Goa: Have moved over a thousand notes as follow-up on feedback, says Manohar Parrikar

"I am open for suggestions to run the government in a better way. If there is any injustice, then it can be corrected with public feedback," Manohar Parrikar said.

By: PTI | Panaji | Published: December 13, 2017 6:35 pm
Manohar Parrikar, Goa, Goa chief ministers, Manohar Parrikar's reply, Parrikar's feedback, Goa government, Mormugao Port Trust, Goa Chief Minister Manohar Parrikar. (Source: Express Photo by Prem Nath Pandey)

Goa Chief Minister Manohar Parrikar on Wednesday said that he has moved more than one thousand notes to various departments during last eight months as follow up on the feedback received through assembly questions, the public and media.

“In last eight months, I have issued more than one thousand notes depending on the feedback received from the public and media,” Parrikar said.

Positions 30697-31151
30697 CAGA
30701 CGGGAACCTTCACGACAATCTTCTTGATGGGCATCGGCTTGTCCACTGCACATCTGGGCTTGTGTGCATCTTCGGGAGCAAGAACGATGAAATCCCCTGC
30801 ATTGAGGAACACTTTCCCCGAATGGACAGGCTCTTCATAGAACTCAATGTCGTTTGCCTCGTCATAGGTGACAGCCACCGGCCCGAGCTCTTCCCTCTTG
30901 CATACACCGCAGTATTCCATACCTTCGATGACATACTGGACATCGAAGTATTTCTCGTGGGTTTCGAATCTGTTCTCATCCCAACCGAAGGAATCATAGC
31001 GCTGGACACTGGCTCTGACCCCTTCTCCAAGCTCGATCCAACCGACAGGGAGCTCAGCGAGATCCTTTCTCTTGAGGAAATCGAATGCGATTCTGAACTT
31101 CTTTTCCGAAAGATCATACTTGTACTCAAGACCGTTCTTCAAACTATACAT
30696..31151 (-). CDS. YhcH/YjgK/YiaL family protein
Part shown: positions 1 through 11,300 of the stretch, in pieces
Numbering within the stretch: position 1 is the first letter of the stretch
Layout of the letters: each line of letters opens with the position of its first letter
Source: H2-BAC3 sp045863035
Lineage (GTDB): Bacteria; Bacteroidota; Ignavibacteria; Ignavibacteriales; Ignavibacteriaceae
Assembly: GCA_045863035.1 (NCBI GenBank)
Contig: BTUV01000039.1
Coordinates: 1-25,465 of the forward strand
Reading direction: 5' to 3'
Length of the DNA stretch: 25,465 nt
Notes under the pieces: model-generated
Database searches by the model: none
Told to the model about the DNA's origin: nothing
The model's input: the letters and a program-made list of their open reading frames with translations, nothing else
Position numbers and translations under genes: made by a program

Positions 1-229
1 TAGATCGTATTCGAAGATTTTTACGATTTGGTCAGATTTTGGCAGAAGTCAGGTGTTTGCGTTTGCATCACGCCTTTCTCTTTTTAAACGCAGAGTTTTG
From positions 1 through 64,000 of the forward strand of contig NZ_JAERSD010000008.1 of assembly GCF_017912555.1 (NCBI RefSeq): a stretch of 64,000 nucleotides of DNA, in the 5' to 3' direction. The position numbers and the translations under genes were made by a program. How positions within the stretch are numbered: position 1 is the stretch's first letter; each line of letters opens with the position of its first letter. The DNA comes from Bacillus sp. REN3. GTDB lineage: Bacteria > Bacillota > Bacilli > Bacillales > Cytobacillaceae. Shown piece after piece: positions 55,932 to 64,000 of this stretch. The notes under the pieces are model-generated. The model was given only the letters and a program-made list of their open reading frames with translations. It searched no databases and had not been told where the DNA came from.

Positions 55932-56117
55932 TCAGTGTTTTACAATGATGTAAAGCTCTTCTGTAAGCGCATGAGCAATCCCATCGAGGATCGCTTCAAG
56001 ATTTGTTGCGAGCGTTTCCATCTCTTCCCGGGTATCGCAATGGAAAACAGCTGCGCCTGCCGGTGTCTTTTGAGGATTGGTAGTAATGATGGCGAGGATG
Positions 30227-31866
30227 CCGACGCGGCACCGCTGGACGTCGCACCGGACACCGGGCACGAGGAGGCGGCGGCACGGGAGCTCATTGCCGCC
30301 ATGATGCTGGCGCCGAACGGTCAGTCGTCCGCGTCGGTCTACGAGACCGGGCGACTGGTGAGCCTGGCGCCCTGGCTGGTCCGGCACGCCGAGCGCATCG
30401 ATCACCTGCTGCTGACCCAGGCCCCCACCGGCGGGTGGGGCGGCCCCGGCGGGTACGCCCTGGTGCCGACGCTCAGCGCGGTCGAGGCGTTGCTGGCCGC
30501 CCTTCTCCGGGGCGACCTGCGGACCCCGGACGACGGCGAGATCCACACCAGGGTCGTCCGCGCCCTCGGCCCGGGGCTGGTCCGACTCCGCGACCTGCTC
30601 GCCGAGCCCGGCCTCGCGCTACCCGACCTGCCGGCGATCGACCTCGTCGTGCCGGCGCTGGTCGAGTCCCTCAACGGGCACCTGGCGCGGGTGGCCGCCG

“I am open for suggestions to run the government in a better way. If there is any injustice, then it can be corrected with public feedback,” the Chief Minister said.

Parrikar was talking to reporters after celebrating his birthday today at the Assembly complex.

Parrikar said that the number of days of session of the Legislative Assembly would be increased to 40 days.

He said that an increase in days allows questions to be spread out.

“When the sessions are short, several questions are asked in one session. The vague questions does not result in reaching any solution,” Parrikar said.

Indirectly referring to the recent protests on handling of coal at Mormugao Port Trust (MPT) and declaring rivers as national waterways, Parrikar said that he is ready to sit across the table and discuss with the people opposing certain issues.

Asking for the state government to be given reasonable time for such issues, Parrikar said people who protest against these issues should know the nuances.

“An issue like declaring rivers as national waterways cannot be solved by the state government. It is the Parliament that has enacted a law which has given them control over the rivers. If someone doesn’t agree with the law, they should approach the Supreme Court to get it scrapped,” he said.

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